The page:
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Blog - 3 Reasons God Doesn’t Answer Our Prayers (And How to Pray Persistently Anyway)

3 Reasons God Doesn’t Answer Our Prayers (And How to Pray Persistently Anyway)

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This past Sunday we started a brand new sermon series called “Approach.” The series is going to help us learn how to Approach prayer and ultimately how to approach God in prayer in a way that honors Him, grows our faith, and helps us know Him more deeply.

All of that sounds great, because if I am honest, one of the questions I find myself often asking about prayer is simply, “Am I doing this right?”. Sometimes, my prayer life feels so rich, and I feel especially connected to God. Other times, I fall asleep in the middle and don’t even finish or find myself moving from heartfelt prayer to daydreaming about Doritos or vacation or something. I believe that my prayer life goes well when I feel like God is answering my prayers in tangible ways, but falls apart when I go through periods where I feel like He has gone silent. Can you relate?
So what do we do about those times when it seems like our prayers are falling on deaf ears? What Do we Do When it Feels Like God Just Isn’t Answering?

I recently began reading the book “Too Busy NOT to Pray” by Bill Hybels. I thought it would be a helpful resource. The heading for chapter 8 immediately caught my eye, “The Hurts of Unanswered Prayers”. This post is based on content from that section. I found it helpful, and I hope you will too.

Here are 3 Reasons that God Doesn’t Answer, and What We Should Do About It:

Reason #1) Inappropriate Requests.

Sometimes, we just simply ask for the wrong thing, ask the wrong way, or for the wrong reasons. Right off the bat, Hybels is reminding me of a lesson I continue to have to learn. As long as I participate in prayer to God, I am the problem when it doesn’t go well! I am praying to a perfect, sovereign, all-powerful, all-knowing God who loves me more than I can imagine. When he isn’t answering, or I feel like it isn’t going well, the issue is always ME! This means I have a lot in common with Jesus’ closest disciples, Peter, James, and John. All three made a habit of asking things of Jesus that were just plain inappropriate.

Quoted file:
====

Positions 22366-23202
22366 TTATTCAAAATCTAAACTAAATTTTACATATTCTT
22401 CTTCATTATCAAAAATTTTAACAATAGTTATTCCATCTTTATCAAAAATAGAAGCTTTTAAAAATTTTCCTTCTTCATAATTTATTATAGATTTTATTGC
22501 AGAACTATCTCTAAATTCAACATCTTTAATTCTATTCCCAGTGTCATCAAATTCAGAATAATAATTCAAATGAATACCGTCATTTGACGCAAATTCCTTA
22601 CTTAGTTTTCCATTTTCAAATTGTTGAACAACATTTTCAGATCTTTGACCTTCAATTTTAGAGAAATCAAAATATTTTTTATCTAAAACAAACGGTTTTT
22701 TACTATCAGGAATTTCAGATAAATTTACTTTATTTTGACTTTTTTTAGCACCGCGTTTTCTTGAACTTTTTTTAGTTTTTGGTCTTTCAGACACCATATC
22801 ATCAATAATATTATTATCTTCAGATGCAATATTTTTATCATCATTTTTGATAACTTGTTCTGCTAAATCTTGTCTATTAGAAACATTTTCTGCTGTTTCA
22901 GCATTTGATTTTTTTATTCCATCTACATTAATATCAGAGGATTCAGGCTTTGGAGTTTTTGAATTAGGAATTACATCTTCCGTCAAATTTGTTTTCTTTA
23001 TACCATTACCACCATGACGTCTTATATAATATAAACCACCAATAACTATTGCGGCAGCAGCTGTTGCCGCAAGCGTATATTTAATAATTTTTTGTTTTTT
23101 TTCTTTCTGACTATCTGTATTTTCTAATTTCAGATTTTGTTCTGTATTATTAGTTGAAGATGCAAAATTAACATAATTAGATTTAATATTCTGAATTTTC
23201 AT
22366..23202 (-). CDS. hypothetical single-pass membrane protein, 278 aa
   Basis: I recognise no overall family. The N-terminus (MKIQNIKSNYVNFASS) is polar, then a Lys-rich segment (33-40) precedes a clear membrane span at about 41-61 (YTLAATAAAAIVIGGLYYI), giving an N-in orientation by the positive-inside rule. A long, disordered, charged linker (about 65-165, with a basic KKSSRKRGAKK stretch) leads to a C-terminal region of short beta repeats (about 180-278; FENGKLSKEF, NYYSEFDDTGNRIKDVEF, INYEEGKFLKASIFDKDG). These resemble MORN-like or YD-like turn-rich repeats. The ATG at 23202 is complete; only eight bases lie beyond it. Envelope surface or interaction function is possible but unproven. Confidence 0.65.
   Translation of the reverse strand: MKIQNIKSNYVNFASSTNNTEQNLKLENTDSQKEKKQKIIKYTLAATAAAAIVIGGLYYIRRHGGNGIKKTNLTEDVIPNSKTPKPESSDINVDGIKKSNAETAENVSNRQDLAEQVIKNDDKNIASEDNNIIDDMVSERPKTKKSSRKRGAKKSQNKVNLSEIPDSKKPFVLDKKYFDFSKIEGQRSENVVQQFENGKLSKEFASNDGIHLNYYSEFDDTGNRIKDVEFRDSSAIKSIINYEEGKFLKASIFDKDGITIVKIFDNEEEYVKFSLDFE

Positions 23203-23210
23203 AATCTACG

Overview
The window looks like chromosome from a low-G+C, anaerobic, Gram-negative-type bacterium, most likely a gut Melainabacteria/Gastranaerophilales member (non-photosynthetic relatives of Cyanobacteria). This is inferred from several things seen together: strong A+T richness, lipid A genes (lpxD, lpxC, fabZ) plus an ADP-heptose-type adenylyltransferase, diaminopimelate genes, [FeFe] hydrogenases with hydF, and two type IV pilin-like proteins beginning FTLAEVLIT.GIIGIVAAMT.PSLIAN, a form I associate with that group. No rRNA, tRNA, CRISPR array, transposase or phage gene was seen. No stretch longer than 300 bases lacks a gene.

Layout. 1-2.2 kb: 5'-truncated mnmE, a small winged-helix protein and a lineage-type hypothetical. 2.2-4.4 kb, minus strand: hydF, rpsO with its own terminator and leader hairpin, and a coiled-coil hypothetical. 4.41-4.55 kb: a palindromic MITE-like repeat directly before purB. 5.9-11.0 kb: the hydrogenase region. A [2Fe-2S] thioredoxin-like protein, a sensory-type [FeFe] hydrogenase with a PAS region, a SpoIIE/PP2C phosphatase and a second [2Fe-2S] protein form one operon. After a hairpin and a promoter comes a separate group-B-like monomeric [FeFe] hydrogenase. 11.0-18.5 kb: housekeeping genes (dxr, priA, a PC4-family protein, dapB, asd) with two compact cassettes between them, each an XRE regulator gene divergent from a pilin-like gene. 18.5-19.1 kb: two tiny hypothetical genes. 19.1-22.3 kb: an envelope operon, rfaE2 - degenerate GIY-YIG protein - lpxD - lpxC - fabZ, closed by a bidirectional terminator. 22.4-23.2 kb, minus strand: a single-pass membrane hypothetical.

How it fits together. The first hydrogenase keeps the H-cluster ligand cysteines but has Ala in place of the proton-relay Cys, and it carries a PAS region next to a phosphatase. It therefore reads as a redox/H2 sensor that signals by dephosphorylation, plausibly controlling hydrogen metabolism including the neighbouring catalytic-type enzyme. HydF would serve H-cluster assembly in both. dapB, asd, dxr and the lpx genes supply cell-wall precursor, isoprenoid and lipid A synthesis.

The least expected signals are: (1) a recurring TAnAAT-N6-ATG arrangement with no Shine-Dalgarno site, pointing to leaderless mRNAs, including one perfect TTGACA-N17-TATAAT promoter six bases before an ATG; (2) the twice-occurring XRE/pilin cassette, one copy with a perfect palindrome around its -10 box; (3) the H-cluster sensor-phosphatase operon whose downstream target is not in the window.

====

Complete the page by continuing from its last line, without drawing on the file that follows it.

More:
When the glory of God descended upon Jesus, Moses and Elijah appeared on the mountain top (Matt 17:1-8, Mark 9:2-8, Luke 9:28-36) Peter asked Jesus to build shelters on the summit of the mountain so that they could just stay there and “bask in the glory of God”. Jesus denied his request because it was not part of God’s will for Jesus, nor for Peter, James, and John.

In Matthew 20:20-23 and Mark 10:35-40, we see James and John come to Jesus with their mother in tow. (side note: You don’t need your mom to plead your case to Jesus on your behalf, you can ask him yourself) They asked that they are granted the two most prominent seats, on either side of Jesus in heaven. They wanted to be Jesus’ guests of honor when he reestablished His kingdom. Jesus denied their request! It wasn’t appropriate. Later James and John asked Jesus to destroy an entire village, by calling down fire on the people there, because they felt they had been mistreated (Luke 9:51-56). Again, Jesus didn’t honor their request.

We need to realize that when imperfect people come to a perfect God to voice our requests, there will be times when he doesn’t honor our requests. Instead of becoming angry, or giving up on prayer, we need to persist in prayer and submit our will to HIS. We need to realize that sometimes God says no. When He does, we need to ask ourselves then these questions:

  • Is my request inappropriate? What are my motives in asking for this? If this request is fulfilled will it honor God? Or is it self-serving?
  • Have I considered that he is the perfect loving Father and sometimes He loves me too much to say Yes?
  • Do I trust God enough to trust that maybe in his sovereign wisdom he has decided that the timing isn’t right?
  • Is it possible that the request is fine, but my heart is not? Could it be that He is waiting for me to fix my motives?

Reason #2) Sometimes God doesn’t say “NO” but says “Not yet” to grow my faith in HIM.

Hybels is right when he says “If the timing is wrong. God says ‘Slow.' Which, for most of us, feels equally as bad as getting a ‘no.'” We live in an instant society, where we can pick up our groceries without shopping for them, binge-watch our favorite tv shows, and call the internet “too slow” when it takes 5 seconds for something to load. We just are not good at waiting. One of the things that I see in scripture over and over is the phrase “wait upon the Lord.” Maybe God wants to build our trust in Him and grow us in the waiting time.